Sunday, August 14, 2011

Battle For The Body: Part Two

It's been a week since we started the latest re-monk cycle (going vegan for thirty days) as i mentioned in the last post "Gaining Ground".  And although i'm really craving a Big Mac, a large fry with about 8 barbecue dipping sauces, and a triple-thick strawberry milkshake, i'm 12 pounds lighter and one inch tighter in my waist in just 7 days!  My energy levels have soared, and my mind is clearer and sharper than i can ever remember it being.  So, i have reasoned that i can deal with these momentary cravings while my appetite adjusts, in exchange for feeling great!  Plus, it's good practice for "dying daily", you know that thing we are all supposed to do when we follow Jesus.

As i was preparing myself for this re-monk cycle, i came across the verse in Luke 17:21 when Jesus makes the profound statement: "The Kingdom of God is within you!"  And then it struck me...If God, who does not dwell in temples made with human hands, but rather dwells in the physical bodies of Christian believers, would it not make sense to keep the temple clean for our most Holy roommate?

I thought to myself, "If our bodies truly are the temple of the the Lord, then why do we trash them and abuse them so much?"  Can you imagine walking into a church building, a monastery, or cathedral and seeing trash strewn all over the place?  Just think if you walked into your place of worship next Sunday and the carpet was mildewed, the ceiling was leaking, the sewage had backed up and spilled over into the aisle, and the pews were sticky and stained with chewing gum and human material.  How well could we really focus on ministering to the Lord?

This is the very living environment in which many of us have given the Holy Spirit of God to dwell.  By His sweet grace and mercy, He has not moved out!  When we fill our bodies with garbage, we clutter God's living space.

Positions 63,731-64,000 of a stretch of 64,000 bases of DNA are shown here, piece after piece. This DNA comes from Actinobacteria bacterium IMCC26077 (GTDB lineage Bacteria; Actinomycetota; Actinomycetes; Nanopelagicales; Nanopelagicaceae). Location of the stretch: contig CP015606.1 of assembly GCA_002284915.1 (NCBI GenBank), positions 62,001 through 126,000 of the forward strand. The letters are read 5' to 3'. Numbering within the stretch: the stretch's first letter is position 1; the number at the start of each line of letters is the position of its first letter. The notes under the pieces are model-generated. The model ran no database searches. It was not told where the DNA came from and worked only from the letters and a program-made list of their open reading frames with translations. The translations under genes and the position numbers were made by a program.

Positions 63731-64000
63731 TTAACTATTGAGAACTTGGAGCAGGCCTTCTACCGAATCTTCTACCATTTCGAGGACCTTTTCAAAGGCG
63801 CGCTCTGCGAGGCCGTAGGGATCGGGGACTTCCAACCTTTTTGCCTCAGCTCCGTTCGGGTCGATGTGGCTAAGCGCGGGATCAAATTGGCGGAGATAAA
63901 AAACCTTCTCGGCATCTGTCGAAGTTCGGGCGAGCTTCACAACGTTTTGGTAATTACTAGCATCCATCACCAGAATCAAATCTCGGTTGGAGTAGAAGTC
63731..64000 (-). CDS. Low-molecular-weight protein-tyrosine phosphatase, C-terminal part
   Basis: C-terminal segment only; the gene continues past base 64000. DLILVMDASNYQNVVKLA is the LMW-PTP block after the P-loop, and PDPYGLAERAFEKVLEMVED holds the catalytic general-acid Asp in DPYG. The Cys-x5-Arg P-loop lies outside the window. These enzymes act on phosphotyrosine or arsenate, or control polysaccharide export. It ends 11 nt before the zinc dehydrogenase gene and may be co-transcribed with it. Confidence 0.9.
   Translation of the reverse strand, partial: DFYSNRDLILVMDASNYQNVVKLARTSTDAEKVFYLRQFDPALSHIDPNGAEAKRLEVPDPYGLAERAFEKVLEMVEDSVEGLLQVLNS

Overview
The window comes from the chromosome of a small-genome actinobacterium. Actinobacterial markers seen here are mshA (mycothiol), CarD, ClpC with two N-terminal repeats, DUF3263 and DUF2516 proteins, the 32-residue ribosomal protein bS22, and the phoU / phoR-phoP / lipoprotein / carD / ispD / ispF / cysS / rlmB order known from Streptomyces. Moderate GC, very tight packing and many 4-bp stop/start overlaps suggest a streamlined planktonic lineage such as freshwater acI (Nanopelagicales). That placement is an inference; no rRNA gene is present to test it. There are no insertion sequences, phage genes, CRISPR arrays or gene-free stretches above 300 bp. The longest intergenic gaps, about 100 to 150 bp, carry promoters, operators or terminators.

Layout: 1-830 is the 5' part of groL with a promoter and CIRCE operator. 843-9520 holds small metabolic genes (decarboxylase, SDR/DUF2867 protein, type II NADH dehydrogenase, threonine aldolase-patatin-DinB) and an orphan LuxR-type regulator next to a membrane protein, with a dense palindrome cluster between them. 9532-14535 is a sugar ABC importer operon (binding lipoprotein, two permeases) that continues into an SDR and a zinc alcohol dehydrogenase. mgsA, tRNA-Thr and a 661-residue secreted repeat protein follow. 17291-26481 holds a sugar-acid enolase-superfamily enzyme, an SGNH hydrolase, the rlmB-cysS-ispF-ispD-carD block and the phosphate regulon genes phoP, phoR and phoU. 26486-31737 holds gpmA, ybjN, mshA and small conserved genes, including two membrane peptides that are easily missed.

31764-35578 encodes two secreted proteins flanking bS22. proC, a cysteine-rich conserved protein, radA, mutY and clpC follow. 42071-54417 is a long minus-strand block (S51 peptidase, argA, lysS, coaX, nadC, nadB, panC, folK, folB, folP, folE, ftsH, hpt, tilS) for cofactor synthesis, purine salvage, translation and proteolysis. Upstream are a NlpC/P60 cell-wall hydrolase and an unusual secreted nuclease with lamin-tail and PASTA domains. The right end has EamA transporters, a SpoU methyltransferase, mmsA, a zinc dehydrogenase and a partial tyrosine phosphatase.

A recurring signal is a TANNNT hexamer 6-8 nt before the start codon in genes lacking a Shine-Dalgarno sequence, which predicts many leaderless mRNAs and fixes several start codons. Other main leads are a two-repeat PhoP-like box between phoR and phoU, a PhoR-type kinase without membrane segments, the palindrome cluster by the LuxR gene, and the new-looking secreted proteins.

I didn't understand why God commanded the Jews not to eat pork until i visited a pig farm in the Philippines.  When i saw the swine lining up at each other's rear-ends to feast on their neighbor's fecal matter, i understood what God meant by "unclean animal."  i understand that Jesus said that it is not what goes into a man that makes him unclean, but He was talking about the soul of a man.  You see, the Jews had believed that keeping dietary laws was what made one righteous, when in fact, the law of eating unclean animals was originally given to Israel to benefit their health, but they had perverted the law by thinking their diets and traditions could make them righteous.  The Levitical dietary code has been proven over and over by science to be an optimum diet for good health.  There is a reason why we shouldn't consume pork, fish without scales (catfish), and crustaceans: it's because they eat crap and give gout! And God doesn't want His home to be filled with it.

Please don't misunderstand me, Jesus made all things "clean" when he died and rose.  In other words, it is no longer our efforts to fulfill the law that make us holy, but rather the finished work of the cross of Christ that makes us presentable to God.  However, the finished work of Christ does not negate the fact that we should not feed on bottom-feeders.  The finished work of the cross does not magically make a Big Mac good for you (although i wish it did!).  Poor food choices still have consequences!

Next week, in part three of "Battle For The Body", we will look at the human and environmental impact (no i'm not a tree-hugger) that our American diets have had on our world and the poor.  We will also explore the diets that some of our Biblical heroes had and look at some practical steps we can begin to take in order to create more sacred space for God and our fellow man. 

In the Lion, In the Lamb,



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